Supreme Court

A battle the Trump administration should relish

Featured image Yesterday, John noted that the escalating Democratic attacks on Catholicism are, in part, an attempt to prepare the battlefield for the day when Justice Ginsburg dies or is unable to continue on the Supreme Court. In that event, said John, President Trump will likely nominate Judge Amy Coney Barrett to replace Ginsburg, and Democrats will make Barrett’s religious faith the basis for attacking her nomination. To which I say, bring »

Supreme Court continues to duck key LGBT cases

Featured image In this post from last week, I described how the Supreme Court has avoided hearing cases relating to key LGBT issues that ought to be decided one way or the other. Most notably, it has ducked the issue of whether discrimination against an employee because of sexual orientation constitutes prohibited employment discrimination “because of. . .sex,” within the meaning of Title VII of the Civil Rights Act of 1964. Lower »

Supreme Court can’t decide whether to decide key LGBT cases

Featured image The Supreme Court has been presented with two sets of cases relating to issues at the core of the LGBT agenda. Bostock v. Clayton County, Georgia and Altitude Express Inc. v. Zarda raise the question of whether discrimination against an employee because of sexual orientation constitutes prohibited employment discrimination “because of. . .sex,” within the meaning of Title VII of the Civil Rights Act of 1964. Lower courts have divided »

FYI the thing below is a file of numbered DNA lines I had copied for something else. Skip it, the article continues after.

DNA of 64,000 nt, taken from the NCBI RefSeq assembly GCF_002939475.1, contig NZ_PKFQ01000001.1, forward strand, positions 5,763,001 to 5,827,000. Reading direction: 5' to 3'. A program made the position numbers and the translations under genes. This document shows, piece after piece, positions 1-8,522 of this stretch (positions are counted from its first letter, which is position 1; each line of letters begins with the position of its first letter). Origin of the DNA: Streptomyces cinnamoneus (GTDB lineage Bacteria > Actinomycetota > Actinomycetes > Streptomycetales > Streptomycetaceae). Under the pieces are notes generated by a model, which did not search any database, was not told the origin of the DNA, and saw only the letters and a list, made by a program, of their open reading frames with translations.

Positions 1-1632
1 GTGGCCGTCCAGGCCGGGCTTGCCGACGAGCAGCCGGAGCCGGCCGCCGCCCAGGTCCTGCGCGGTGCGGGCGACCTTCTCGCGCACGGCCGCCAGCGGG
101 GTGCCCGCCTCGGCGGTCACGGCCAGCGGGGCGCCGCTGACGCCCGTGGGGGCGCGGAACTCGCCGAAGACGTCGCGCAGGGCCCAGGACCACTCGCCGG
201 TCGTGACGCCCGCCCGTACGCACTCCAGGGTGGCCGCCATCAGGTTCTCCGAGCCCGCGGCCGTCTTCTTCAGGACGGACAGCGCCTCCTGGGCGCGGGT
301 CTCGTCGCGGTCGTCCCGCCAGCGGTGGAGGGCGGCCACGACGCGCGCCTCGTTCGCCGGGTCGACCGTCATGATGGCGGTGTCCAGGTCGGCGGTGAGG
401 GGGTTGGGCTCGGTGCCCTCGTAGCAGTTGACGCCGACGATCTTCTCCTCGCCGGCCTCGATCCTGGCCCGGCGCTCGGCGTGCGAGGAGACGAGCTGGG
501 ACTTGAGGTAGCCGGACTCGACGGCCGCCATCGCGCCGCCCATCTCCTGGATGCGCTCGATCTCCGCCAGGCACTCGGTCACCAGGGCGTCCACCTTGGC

An opportunity to roll back the administrative state

Featured image Earlier this month, the Supreme Court agreed to hear a case that might well have major implications for administrative law. The case is Kisor v. Wilkie, in which a Marine seeks retroactive benefits for his PTSD. Why is this case so important? Because, as David French explains, it turns on the deference, if any, the VA’s interpretation of the word “relevant” in the applicable federal regulations should receive. French explains »

The Supreme Court would prefer not to

Featured image You may have heard yesterday that the Trump administration “suffered a defeat in the Supreme Court” or words to that effect, with Chief Justice Roberts joining the devout leftists to cast the deciding vote. Mark Sherman’s AP story leads: “A divided Supreme Court won’t let the Trump administration begin enforcing a ban on asylum for any immigrants who illegally cross the U.S.-Mexico border.” Adam Liptak’s New York Times story leads: »

9th Circuit: Judges, or Robed Activists?